Libya’s Prime Minister Abdulhamid Dbeibah on Sunday came to the defence of his foreign minister, Najla al-Mangoush, a day after the country’s presidential council said it had suspended her.
Dbeibah’s office argued that the council, formed this year, doesn’t have the authority to suspend ministers and instructed Mangoush to continue her duties, reiterating its “appreciation” of her work.
The dispute highlights the power struggles within the fragile administration which – after a decade of war and turmoil following the 2011 ouster of dictator Moamer Ghadaffi – is supposed to steer the country toward elections.
Dbeibah said in a statement that “the nomination, dismissal, suspension or indictment of a member of the executive branch… fall under the exclusive powers of the prime minister”.
The presidential council, headed by Mohamad al-Manfi, on Saturday said it had suspended Mangoush from her duties and barred her from travel, days before a major international conference in Paris.
In the absence of further details on the allegations against Mangoush, Libyan media connected her suspension with a BBC interview in which she had suggested that Tripoli is ready to coordinate with the US over the extradition of suspects in the 1988 Lockerbie bombing.
The council said Saturday it had opened an inquiry into alleged “administrative breaches” by Mangoush, spokeswoman Najla Weheba told the Libya Panorama television channel.
Dbeibah’s government called on Libya’s different institutions to “respect procedure” and “avoid conflicts of interest”, saying they should not obstruct the government’s work at such a “critical” phase.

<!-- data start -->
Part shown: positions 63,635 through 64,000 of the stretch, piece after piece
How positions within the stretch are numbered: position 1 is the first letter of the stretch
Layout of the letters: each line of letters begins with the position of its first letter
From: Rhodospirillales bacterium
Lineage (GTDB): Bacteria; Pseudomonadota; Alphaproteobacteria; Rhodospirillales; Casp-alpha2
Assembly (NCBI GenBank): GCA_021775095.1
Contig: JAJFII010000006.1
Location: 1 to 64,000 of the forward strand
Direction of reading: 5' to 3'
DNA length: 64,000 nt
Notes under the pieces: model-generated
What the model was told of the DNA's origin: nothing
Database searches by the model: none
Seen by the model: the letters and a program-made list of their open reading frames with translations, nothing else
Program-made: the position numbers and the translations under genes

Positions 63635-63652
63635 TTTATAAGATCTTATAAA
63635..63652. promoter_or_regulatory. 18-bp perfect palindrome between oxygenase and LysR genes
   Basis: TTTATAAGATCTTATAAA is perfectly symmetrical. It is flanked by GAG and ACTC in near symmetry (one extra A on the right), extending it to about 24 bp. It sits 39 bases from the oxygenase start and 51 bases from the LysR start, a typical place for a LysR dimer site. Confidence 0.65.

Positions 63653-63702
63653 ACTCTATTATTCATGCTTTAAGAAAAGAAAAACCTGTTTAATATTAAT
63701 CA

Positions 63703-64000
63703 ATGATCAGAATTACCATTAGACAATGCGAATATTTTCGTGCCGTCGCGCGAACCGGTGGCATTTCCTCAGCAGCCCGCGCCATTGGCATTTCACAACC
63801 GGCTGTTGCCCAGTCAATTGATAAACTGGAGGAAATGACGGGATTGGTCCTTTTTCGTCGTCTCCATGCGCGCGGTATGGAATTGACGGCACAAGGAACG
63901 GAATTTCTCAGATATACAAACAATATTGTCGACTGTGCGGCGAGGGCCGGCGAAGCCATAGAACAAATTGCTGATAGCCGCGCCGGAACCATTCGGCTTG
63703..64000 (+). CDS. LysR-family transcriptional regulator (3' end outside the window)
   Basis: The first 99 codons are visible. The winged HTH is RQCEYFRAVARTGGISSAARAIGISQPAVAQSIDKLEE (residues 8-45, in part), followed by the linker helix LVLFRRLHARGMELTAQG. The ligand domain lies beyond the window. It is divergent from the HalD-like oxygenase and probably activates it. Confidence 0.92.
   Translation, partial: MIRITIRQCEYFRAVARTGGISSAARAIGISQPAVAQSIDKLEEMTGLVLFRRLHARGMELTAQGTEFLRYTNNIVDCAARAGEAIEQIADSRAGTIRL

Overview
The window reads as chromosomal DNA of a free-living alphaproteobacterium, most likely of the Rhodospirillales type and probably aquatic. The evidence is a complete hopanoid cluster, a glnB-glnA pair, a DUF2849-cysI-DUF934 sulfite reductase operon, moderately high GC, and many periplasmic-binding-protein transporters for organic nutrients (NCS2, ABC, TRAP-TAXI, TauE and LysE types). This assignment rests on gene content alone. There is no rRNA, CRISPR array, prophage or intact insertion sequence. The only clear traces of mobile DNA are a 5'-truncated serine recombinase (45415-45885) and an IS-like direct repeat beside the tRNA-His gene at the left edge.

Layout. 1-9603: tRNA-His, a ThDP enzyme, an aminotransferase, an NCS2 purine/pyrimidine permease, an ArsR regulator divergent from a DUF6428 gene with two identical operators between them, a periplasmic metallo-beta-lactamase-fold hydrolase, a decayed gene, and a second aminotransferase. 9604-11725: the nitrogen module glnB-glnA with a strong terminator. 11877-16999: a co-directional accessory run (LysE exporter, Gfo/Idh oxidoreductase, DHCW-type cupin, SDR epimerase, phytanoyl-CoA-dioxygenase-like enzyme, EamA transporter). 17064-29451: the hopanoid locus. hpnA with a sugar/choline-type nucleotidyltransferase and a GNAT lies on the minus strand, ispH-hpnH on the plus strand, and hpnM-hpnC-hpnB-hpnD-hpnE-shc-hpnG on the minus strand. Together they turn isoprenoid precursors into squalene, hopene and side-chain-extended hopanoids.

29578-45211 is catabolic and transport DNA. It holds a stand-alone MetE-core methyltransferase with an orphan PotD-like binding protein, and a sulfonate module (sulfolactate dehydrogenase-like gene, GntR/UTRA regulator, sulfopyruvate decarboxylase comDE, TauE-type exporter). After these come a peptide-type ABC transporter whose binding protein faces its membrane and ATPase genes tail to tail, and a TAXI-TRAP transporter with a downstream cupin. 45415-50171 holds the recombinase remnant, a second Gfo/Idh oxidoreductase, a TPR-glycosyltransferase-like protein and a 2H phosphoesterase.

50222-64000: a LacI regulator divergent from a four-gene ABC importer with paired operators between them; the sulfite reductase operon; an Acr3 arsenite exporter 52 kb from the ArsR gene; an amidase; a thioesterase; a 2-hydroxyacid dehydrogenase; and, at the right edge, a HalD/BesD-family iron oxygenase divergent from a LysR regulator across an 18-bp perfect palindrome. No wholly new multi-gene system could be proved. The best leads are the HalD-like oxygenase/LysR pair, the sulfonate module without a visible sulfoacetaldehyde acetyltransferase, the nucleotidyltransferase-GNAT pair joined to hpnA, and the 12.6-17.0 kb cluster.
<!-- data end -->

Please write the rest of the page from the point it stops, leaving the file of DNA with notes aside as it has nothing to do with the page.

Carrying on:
The presidential council, headed by Mohamed al-Manfi, was formed in February, consisting of three members representing the three regions of Libya. It was set up as part of a UN-sponsored political process, alongside the new government under Dbeibah, to pave the way for presidential and legislative elections in December.
Analysts said Saturday’s move to suspend Mangoush reflect growing tensions between Dbeibah and Manfi ahead of the polls.
“Last night the growing rift between #Libya’s President Manfi and PM Dbeibah flared up, as the President jumped on – a pretty flimsy – excuse to try and suspend FM Mangoush,” tweeted Tarek Megerisi, a senior policy fellow at the European Council.
Parliament recently announced that legislative polls would be postponed to January amid simmering tensions that threaten to derail the political process, which seeks to put an end to the conflict between Libya’s rival factions.
But on Sunday Libya’s electoral commission said that candidates for presidential and legislative polls slated for December 24 can start registering Monday.
The move to suspend Mangoush comes ahead of a conference on Libya in Paris next week, expected to be attended by world leaders.
According to the BBC, Mangoush alluded to one of Kadhafi’s top bomb-makers, Abu Agila Mohammad Masud, who is jailed in Libya and wanted in the US over the Lockerbie bombing.
A total of 270 people were killed in the 1988 bombing of a Pan Am jet as it was flying over the Scottish town of Lockerbie.
Libya expert Emadeddin Badi, an analyst at the Geneva-based Global initiative, linked the move to suspend Mangoush to her comments to the BBC.
“The US position is key; therefore the current fallout is also covertly about currying favour with the Biden administration, and who will take credit,” he told AFP.
Mangoush has denied specifically mentioning Masud, according to a statement from her ministry, and said that “these questions are the responsibility of the prosecution”.